5 ways to transform classmates into business partners
Ever brainstorm with a classmate about a business venture? Don’t dismiss that thought without exploring the idea: Parlaying a classmate or Learning Team relationship into a viable business partnership is a feasible reality.
“The University of Phoenix Learning Team model … gave us the blueprint to create our own business and it gave us the skills and confidence to knock on doors to make our idea work,” says Kareem Dixon, MAED/AET and 2010 graduate of the University. Dixon co-founded the community outreach business, Fathers for Life, with fellow graduate Francis Milton, MBA, while both pursued a Bachelor of Science in Human Services degree at the Tacoma Learning Center.
This blueprint — establishing a mission statement and then adhering to the SWOT business analysis model — kept their business idea simple, explains Milton. Cindy Sakai, MAOM, and Sarah Kalicki-Nakamura, MAOM, agree. They launched TH!NK LLC (a training consultancy firm) after graduating from the University of Phoenix School of Business at the Hawaii Campus in 1998. Both business partnerships encourage students to help turn classroom bonds into business alliances; read on for their advice.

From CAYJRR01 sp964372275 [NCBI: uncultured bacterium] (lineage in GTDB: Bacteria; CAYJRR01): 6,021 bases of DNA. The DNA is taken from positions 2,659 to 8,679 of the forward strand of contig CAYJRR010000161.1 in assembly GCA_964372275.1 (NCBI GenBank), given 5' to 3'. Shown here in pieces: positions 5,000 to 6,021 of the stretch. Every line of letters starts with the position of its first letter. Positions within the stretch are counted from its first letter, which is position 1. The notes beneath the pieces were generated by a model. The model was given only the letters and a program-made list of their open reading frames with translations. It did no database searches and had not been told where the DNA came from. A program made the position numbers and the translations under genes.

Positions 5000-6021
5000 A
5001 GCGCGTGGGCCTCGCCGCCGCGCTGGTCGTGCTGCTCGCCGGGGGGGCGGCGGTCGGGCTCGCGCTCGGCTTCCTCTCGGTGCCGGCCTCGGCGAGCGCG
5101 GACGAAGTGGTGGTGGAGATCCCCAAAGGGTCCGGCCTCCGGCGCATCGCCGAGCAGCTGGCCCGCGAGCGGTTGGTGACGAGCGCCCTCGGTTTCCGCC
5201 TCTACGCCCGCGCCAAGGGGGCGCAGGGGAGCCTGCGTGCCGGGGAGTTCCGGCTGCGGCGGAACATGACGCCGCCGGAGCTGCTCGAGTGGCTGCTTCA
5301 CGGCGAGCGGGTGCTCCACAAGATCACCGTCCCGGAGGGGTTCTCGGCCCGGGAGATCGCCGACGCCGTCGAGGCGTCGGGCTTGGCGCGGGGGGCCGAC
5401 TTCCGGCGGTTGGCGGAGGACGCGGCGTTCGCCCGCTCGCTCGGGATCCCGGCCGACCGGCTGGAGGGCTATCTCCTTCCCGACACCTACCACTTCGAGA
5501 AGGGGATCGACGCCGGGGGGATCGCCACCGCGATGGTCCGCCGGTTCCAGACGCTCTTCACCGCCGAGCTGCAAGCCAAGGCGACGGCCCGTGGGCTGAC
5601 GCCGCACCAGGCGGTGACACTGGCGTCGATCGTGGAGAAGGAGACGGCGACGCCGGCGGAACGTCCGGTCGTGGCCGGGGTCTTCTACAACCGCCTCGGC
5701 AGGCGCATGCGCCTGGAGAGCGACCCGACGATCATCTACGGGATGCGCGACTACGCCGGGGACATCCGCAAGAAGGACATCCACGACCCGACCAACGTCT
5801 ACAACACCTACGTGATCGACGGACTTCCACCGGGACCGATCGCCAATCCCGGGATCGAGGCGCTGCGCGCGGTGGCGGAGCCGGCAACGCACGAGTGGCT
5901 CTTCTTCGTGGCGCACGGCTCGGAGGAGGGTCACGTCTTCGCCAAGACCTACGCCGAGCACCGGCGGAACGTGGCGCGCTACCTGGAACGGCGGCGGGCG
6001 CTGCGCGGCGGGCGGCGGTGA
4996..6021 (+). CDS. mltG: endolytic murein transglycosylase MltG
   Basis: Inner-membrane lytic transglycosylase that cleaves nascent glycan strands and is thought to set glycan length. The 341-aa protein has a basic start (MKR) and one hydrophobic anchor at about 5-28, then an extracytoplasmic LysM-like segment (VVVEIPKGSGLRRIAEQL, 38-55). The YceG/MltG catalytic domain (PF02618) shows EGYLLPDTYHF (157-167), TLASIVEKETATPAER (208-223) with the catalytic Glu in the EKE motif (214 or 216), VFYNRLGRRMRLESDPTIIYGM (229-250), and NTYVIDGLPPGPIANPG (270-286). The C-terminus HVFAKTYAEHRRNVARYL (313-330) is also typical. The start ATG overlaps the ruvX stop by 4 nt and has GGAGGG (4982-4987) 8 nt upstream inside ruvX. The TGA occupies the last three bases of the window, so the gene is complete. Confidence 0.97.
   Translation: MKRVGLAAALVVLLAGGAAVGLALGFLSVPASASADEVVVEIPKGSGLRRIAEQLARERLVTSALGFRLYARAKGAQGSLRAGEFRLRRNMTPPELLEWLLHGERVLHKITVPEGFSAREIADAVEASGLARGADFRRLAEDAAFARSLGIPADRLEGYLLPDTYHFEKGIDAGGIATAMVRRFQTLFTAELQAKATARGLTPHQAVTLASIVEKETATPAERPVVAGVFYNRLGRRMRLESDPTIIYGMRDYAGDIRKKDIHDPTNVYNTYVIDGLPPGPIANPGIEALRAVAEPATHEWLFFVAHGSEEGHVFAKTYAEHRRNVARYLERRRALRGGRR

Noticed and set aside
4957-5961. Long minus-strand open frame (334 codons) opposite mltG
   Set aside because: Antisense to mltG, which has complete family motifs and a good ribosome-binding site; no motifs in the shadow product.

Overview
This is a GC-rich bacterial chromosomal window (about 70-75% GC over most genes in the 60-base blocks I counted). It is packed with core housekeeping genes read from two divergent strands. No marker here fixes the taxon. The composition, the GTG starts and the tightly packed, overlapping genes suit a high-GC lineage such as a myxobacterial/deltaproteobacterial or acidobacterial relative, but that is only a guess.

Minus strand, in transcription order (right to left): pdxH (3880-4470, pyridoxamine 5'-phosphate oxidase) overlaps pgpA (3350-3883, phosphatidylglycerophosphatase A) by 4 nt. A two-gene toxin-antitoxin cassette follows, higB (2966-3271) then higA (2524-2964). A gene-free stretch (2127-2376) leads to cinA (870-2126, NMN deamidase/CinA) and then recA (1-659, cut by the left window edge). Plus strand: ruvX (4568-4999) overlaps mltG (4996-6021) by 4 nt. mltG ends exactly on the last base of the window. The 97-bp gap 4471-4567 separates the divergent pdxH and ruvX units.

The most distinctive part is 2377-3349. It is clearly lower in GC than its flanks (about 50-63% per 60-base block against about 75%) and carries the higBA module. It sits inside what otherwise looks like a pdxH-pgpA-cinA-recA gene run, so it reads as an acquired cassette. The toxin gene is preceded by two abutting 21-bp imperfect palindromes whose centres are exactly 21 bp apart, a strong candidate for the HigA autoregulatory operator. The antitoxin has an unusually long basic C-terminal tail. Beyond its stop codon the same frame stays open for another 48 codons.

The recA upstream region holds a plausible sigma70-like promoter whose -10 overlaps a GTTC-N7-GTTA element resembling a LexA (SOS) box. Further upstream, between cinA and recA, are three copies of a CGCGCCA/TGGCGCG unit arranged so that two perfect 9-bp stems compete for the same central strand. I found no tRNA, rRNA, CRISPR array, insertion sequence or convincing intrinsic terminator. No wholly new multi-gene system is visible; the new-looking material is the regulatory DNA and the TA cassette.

1. Look for opportunity.
Both sets of business partners say they value the fortunate — if not accidental — business relationships they developed with their classmates. They advise students to go into a classroom or Learning Team, whether virtual or campus-based, optimistic that they could meet future business partners.
2. Seek out those with similar values.
Look for classmates whose personal and work perspectives intersect with your own, advises Sakai. Kalicki-Nakamura says she deliberately teamed with Sakai throughout her courses and on a learning team because she saw both a great support system in Sakai and a person who shared similar work and family life values. Dixon and Milton say they chose to team on course projects throughout their studies after discovering similarities in their military and family backgrounds, as well as desire to help people.
3. Recognize and respect differences.
Look for students whose strengths and weaknesses complement your own, says Dixon, who defers to Milton’s penchant to “do the leg work” when it comes to attracting business clients. In turn, Milton readily relies on Dixon’s articulate public relations persona in his role as company spokesman.
4. Determine which skills matter.
Learning teams and other class project relationships echo business partnerships in that each member takes on a distinct role, says Sakai. She suggests looking for classmates who “pivot and adjust quickly” to project changes, devise meaningful business strategies and communicate throughout an assignment. Also, recommends Milton, look for tenacious teammates with good coping skills who could roll with the punches they would face in starting up a company.
5. Request instructor feedback.
Sakai and Kalicki-Nakamura bounced their business idea off their capstone project instructor, the faculty member who oversaw their final coursework. This instructor encouraged them to turn their idea into a business reality Kalicki-Nakamura notes — and they listened.